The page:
“Everything was ready; the invitation and flying tickets, but getting a permission to go and get a U.S. visa on our passport from Jerusalem or from Cairo was impossible,” Jehad Saftawi said, adding that “the Gaza Strip is really a big prison that its borders are very well guarded by both the Israeli and the Egyptian army.”
Saftawi, 25, and his wife Lara have to give up a training program in the United States because of the permanent closure of Gaza Strip borders, either with Israel or with Egypt, and the tight restrictions imposed on populations to travel abroad.
Saftawi, who has never been out of Gaza since he was a kid, works as a photojournalist for a U.S.-based media institution, told Xinhua that in August, he received an invitation from his directors to join a three-week working program at the institution in Washington D.C..
The young man and his wife, who is also a freelance journalist, received the invitation to travel from Gaza to the U.S.. They spared efforts and knocked at the doors of Palestinian officials in the liaison offices to get a permission that enables them to cross from Gaza, but things didn’t work out with them.
Recent feuds between Palestinian President Mahmoud Abbas Fatah Party and Islamic Hamas movement on who will be in charge of operating Rafah crossing point on the borders between Gaza Strip and Egypt, had kept the key crossing point indefinitely closed.
Saftawi on his Facebook page slammed the Israelis and the Egyptians for keeping the key crossings of Gaza closed and turning the borders into a grave yard for anyone who approaches it. He said he is one example of 1.9 million Palestinians living in a place that all parties agreed upon to keep it shut down.
Azzam el-Ahmed, a senior Fatah leader and an aide to Abbas, had announced last week that the Palestinians are holding intensive contacts with the Egyptians and both are working together on operating the crossing permanently, with a new mechanism, to ease life in the Gaza Strip.
However, Gaza leaders of Hamas movement, which has been ruling the coastal enclave since it had violently seized control of it in the summer of 2007, announced that they are opposing any new operation or new mechanism to operate the crossing without having Hamas, a major party, involved.
“So far, the agreement between the Palestinian authority and Egypt on operating Rafah crossing is on the way to be finalized soon,” el-Ahmad said, adding that “as soon as the agreement sees the light, we will certainly notify Hamas and get it involved in operating the crossing.”
But Sami Abu Zuhri, the Islamic movement’s spokesman in Gaza, said in an emailed press statement that Hamas is very much concerned over operating Rafah crossing and ensure a free movement for Gaza Strip’s residents, adding that “we are ready to work and deal with any proposal that relaxes the hard life of our people.”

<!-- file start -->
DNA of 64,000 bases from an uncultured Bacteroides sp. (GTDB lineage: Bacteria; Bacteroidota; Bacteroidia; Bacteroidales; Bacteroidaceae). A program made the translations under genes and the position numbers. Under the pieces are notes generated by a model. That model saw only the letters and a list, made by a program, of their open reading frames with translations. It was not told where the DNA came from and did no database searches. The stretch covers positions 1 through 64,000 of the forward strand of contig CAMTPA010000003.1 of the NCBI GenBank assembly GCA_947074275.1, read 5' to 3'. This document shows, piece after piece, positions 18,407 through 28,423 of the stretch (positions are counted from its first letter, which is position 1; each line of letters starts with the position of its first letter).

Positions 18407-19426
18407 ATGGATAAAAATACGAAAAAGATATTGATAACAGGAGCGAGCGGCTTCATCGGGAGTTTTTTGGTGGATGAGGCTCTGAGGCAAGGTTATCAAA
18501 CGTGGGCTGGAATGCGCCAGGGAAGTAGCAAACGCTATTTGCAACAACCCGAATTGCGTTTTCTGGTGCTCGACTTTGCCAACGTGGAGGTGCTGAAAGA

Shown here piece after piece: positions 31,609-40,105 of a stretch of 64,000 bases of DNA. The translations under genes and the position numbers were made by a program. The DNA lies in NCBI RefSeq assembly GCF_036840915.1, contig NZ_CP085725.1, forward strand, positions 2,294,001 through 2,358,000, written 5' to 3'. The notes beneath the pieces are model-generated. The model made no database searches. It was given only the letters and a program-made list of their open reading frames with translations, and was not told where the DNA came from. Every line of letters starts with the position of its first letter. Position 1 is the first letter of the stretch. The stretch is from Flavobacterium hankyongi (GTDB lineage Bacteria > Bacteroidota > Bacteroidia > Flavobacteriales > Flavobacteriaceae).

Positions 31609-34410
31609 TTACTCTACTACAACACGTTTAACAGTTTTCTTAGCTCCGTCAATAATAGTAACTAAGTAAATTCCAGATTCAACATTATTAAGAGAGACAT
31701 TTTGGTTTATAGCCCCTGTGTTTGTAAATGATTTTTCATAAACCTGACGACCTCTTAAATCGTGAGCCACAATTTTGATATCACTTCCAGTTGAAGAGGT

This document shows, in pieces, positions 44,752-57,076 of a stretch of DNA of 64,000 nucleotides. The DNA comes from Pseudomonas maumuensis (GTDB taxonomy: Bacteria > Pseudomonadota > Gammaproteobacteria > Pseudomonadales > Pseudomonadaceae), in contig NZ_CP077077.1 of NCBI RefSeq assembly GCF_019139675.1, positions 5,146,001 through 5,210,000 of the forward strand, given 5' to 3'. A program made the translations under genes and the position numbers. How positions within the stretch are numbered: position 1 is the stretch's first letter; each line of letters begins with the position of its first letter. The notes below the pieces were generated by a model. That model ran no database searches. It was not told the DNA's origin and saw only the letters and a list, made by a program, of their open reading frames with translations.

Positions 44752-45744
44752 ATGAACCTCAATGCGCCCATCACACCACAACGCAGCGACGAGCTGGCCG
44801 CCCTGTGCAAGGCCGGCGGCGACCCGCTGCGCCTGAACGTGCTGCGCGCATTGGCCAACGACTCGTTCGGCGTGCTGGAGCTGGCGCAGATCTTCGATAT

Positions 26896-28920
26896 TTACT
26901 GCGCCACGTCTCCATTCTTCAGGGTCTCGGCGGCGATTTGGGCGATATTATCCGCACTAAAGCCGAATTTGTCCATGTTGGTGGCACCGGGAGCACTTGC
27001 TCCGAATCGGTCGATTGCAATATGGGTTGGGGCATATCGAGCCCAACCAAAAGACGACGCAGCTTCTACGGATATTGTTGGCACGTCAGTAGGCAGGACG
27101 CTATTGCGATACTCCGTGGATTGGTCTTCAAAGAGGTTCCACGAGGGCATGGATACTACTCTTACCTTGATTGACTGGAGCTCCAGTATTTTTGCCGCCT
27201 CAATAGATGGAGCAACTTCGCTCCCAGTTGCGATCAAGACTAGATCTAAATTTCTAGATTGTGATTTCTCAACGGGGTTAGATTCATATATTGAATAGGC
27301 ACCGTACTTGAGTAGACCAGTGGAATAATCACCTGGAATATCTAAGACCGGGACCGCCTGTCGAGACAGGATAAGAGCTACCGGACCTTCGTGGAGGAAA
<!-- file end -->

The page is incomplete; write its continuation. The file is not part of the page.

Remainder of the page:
However, he slammed the Palestinian authority, saying that “there is a clear insistence of some leaders to overcome the reconciliation agreements and reach an agreement that is far from the reality in a way that makes such agreements to operate the crossing very difficult to implement.”
Ghazi Hammad, a senior Hamas leader in Gaza, said that his movement “hasn’t received any drafts of any agreement related to new arrangements on operating Rafah crossing,” adding that his movement “opposes any unilateral agreement reached with Egypt without having Hamas involved.”
A Palestinian official closed to Ramallah leadership, who spoke on condition of anonymity, told Xinhua that the new arrangements on operating Rafah crossing will be completely different from the old ones.
The official said that in the past, Gaza people used to travel without any security or official coordination with the Egyptian side, adding because there are some Palestinians are banned to travel for security reasons, “when the crossing reopens, those who want to travel have to apply in advance to the Egyptian side.”
The Egyptian security concerns and the internal disputes between the Palestinian rivals had kept the populations in the Gaza Strip in the biggest ever prison on earth, said Palestinian observers and analysts, who warned that such an ongoing situation will lead to a big explosion.
“These endless disputes that have been going on between Fatah and Hamas over the past eight years are turning the daily life of the populations into misery and hell,” said Talal Oukal, a Gaza-based think-tank and political analyst, adding that “the two sides should put their differences aside and think about their people interests.”
Rafah crossing point is the only window for 1.9 million Palestinians to travel to the outside world. Since 2013 ouster of former Islamic President Mohamed Morsi and the crackdown on the Egyptian Muslim Brothers, the crossing had remained closed.
Kamel Abu Madi, the Hamas deputy minister of interior in the Gaza Strip, told reporters in Gaza that since the beginning of 2015, Egypt has kept the crossing point of Rafah closed for 400 days, and had only reopened it for 19 days, just temporarily for Muslim pilgrims to pass to Saudi Arabia.
“The number of those who are in need for urgent travel through Rafah crossing and officially registered in the interior ministry has reached 25,000 people, most of them are students who need to continue their education abroad and patients who need urgent medical treatment,” said Abu Madi.
“Gaza Strip has turned into a new Guantanamo prison,” said Oukal.